From: “Virginia DeMarce” <email@example.com>
Date: Sat Sep 28, 2002 8:33:05 PM US/Pacific
Subject: Imperial Free Cities
Germany’s political structure 1600-1630 (very approximate);
50 ecclesiastical princes
30 secular princes
over 100 counts
about 70 prelates
66 imperial cities,
about 2,000 Imperial Knights (who together controlled less than 250 square miles of land, which any researcher should compare to the size of even a small principality — as “tiny” as Reuss was, it was still 11,000 sq. km.).
Of the imperial cities not listed in the Encyclopedia Britannia article below, but which were imperial as above, the following were “in”:
Aschaffenburg [returned to this status by GA]
Some had been mediatized. Most of the rest of the difference between the early 1600’s number and the Napoleonic era number consists of cities that went either to France or to Switzerland at the Peace of Westphalia, all of which are “out” of the USofE.
This following passage is from the 1911 Encyclopedia Britannica on the Imperial Cities. I’ve turned the paragraph form into a list and noted “in” for those which I know to be in the USofE. There are several that could be regarded as either Franconian or Swabian, and for which I don’t have a determination from Eric, such as Rothenburg ob Tauber, Schweinfurt, Dinkelsbuehl, Windsheim, and Weissenburg.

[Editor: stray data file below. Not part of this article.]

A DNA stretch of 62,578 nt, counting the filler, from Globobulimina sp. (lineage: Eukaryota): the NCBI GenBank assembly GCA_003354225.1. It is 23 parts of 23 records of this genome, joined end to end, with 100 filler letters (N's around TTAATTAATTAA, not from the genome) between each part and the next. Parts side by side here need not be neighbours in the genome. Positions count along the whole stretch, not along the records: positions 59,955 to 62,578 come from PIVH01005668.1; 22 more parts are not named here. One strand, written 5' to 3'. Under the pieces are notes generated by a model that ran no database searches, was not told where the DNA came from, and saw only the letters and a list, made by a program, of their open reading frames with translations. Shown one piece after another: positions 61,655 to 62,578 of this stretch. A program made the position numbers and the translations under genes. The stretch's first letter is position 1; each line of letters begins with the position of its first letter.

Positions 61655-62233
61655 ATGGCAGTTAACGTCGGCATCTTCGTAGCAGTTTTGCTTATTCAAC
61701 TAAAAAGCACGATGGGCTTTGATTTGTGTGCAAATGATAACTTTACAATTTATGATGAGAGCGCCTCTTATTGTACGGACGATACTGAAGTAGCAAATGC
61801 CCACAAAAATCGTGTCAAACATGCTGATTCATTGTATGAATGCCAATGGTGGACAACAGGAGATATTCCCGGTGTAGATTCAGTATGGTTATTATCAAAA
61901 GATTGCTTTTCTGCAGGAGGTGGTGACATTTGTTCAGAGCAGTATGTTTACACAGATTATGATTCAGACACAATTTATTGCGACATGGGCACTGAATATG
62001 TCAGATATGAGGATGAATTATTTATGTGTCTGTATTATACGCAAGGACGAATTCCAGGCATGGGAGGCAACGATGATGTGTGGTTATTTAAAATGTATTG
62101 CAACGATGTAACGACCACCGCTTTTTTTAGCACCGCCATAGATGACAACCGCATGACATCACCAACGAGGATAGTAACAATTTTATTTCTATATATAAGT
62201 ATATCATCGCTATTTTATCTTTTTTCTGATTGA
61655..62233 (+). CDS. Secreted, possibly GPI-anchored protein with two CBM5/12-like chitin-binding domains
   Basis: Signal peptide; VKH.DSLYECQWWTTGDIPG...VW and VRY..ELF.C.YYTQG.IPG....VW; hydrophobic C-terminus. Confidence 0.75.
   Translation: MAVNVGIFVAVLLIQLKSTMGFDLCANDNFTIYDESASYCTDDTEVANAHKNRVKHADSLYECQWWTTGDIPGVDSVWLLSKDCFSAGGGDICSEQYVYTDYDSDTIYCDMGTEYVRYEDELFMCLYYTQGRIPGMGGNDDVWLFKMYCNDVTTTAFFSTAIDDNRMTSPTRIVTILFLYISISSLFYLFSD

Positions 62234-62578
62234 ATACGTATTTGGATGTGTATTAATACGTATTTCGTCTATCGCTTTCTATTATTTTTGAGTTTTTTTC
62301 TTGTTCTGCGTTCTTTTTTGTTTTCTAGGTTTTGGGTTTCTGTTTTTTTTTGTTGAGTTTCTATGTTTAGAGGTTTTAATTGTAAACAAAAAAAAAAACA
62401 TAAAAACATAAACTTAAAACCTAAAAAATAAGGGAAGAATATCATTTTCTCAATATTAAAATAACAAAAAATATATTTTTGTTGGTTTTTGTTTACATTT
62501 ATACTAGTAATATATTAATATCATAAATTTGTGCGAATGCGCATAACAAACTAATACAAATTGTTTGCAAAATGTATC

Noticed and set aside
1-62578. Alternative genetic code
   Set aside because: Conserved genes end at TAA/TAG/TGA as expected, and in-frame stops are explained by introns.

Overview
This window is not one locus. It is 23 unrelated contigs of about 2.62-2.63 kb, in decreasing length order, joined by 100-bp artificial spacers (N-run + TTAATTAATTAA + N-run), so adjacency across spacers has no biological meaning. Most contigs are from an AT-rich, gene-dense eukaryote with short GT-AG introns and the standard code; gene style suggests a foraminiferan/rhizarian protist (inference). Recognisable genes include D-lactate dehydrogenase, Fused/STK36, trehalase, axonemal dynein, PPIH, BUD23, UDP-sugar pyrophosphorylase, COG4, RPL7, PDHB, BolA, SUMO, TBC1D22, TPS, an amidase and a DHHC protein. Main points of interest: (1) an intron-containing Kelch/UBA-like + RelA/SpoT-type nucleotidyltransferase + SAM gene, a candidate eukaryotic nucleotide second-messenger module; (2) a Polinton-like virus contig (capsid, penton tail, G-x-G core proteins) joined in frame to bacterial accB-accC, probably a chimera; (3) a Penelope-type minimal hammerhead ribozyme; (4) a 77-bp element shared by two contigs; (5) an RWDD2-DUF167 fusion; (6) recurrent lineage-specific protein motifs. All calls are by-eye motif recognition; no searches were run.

“The right of the free towns to be represented in the imperial diet was formally recognized in 1489, and about the same time they divided themselves into two groups, or benches [Baenke], the Rhenish and the Swabian. By the peace of Westphalia In 1648 they were formally constituted as the third college of the diet.
“A list drawn up in 1422 mentions 75 free cities, another drawn up in 1521 mentions 84, but at the time of the French Revolution the number had decreased to 51. At this time the Rhenish free cities were:
Luebeck, – in
Spires, [Speyer] Frankfort-on-the-Main, – in
Goslar, – in
Muehlhausen, – in
Nordhausen, – in
Wetzlar. – in
The Swabian free cities were:
Regensburg, – in
Nuremberg, – in
But a large proportion of them had as little claim to their exceptional positions as the pocket boroughs of Great Britain and Ireland had before the passing of the Reform Bill of 1832.